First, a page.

Immune homeostasis enforced by co-localized effector and regulatory T cells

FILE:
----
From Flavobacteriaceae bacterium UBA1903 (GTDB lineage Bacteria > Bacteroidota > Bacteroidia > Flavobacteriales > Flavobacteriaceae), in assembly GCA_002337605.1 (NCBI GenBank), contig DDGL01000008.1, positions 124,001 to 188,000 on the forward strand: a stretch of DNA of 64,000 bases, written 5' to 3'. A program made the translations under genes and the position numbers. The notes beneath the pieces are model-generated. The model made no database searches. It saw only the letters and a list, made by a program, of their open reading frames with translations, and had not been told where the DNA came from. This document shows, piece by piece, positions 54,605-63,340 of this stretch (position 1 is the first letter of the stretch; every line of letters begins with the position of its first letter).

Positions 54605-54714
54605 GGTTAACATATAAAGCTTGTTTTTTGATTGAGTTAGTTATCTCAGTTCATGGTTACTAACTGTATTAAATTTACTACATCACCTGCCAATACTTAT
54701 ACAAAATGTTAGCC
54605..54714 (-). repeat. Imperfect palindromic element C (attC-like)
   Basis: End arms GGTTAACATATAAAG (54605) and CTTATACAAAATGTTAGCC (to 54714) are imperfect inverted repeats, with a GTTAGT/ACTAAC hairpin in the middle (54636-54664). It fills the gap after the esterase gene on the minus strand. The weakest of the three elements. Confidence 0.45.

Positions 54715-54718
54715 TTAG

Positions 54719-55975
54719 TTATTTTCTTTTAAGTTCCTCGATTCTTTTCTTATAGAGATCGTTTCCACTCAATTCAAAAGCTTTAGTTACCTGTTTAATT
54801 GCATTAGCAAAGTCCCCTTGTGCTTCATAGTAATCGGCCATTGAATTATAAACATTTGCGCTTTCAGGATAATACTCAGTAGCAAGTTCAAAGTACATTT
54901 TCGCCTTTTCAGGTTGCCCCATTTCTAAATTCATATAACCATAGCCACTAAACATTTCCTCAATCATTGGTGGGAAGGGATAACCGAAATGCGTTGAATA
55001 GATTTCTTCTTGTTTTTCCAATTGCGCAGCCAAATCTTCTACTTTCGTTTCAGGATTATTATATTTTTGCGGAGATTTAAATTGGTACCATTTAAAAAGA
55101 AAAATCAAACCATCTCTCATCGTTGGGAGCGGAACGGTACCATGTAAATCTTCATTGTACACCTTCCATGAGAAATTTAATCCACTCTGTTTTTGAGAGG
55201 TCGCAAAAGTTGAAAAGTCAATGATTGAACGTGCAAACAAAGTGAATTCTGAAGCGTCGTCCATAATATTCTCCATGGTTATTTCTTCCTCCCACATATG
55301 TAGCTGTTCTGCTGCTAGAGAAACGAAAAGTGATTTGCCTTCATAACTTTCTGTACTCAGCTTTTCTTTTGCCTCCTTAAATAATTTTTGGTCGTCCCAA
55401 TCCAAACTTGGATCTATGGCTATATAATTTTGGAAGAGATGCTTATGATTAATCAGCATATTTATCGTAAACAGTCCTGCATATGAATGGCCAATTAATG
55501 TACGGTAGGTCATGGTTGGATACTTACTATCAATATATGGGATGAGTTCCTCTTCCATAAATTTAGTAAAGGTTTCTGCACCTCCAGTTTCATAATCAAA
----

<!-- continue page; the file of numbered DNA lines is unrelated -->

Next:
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FOXP3+ regulatory T cells (Treg cells) prevent autoimmunity by limiting the effector activity of T cells that have escaped thymic negative selection or peripheral inactivation. Despite the information available about molecular factors mediating the suppressive function of Treg cells, the relevant cellular events in intact tissues remain largely unexplored, and whether Treg cells prevent activation of self-specific T cells or primarily limit damage from such cells has not been determined. Here we use multiplex, quantitative imaging in mice to show that, within secondary lymphoid tissues, highly suppressive Treg cells expressing phosphorylated STAT5 exist in discrete clusters with rare IL-2-positive T cells that are activated by self-antigens. This local IL-2 induction of STAT5 phosphorylation in Treg cells is part of a feedback circuit that limits further autoimmune responses. Inducible ablation of T cell receptor expression by Treg cells reduces their regulatory capacity and disrupts their localization in clusters, resulting in uncontrolled effector T cell responses. Our data thus reveal that autoreactive T cells are activated to cytokine production on a regular basis, with physically co-clustering T cell receptor-stimulated Treg cells responding in a negative feedback manner to suppress incipient autoimmunity and maintain immune homeostasis.

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